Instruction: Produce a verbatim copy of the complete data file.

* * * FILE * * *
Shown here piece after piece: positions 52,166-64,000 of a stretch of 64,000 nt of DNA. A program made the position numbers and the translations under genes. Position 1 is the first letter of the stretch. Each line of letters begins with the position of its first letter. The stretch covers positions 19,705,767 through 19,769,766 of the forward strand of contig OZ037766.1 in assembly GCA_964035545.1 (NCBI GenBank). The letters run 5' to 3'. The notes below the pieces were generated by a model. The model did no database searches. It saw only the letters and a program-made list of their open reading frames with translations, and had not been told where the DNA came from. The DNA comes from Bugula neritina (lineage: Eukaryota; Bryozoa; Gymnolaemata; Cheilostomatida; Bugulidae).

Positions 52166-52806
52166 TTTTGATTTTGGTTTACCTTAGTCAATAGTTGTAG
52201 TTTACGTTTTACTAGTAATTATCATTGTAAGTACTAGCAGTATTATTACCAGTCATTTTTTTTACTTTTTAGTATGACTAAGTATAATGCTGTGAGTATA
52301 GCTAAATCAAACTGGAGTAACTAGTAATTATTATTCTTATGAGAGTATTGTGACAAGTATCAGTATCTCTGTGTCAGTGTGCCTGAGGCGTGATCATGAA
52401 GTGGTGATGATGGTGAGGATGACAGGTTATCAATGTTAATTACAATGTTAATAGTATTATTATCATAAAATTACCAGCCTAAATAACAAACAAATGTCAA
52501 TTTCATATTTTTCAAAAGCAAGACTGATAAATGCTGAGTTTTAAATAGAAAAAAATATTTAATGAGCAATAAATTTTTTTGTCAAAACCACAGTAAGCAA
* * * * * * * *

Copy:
Shown here piece after piece: positions 52,166-64,000 of a stretch of 64,000 nt of DNA. A program made the position numbers and the translations under genes. Position 1 is the first letter of the stretch. Each line of letters begins with the position of its first letter. The stretch covers positions 19,705,767 through 19,769,766 of the forward strand of contig OZ037766.1 in assembly GCA_964035545.1 (NCBI GenBank). The letters run 5' to 3'. The notes below the pieces were generated by a model. The model did no database searches. It saw only the letters and a program-made list of their open reading frames with translations, and had not been told where the DNA came from. The DNA comes from Bugula neritina (lineage: Eukaryota; Bryozoa; Gymnolaemata; Cheilostomatida; Bugulidae).

Positions 52166-52806
52166 TTTTGATTTTGGTTTACCTTAGTCAATAGTTGTAG
52201 TTTACGTTTTACTAGTAATTATCATTGTAAGTACTAGCAGTATTATTACCAGTCATTTTTTTTACTTTTTAGTATGACTAAGTATAATGCTGTGAGTATA
52301 GCTAAATCAAACTGGAGTAACTAGTAATTATTATTCTTATGAGAGTATTGTGACAAGTATCAGTATCTCTGTGTCAGTGTGCCTGAGGCGTGATCATGAA
52401 GTGGTGATGATGGTGAGGATGACAGGTTATCAATGTTAATTACAATGTTAATAGTATTATTATCATAAAATTACCAGCCTAAATAACAAACAAATGTCAA
52501 TTTCATATTTTTCAAAAGCAAGACTGATAAATGCTGAGTTTTAAATAGAAAAAAATATTTAATGAGCAATAAATTTTTTTGTCAAAACCACAGTAAGCAA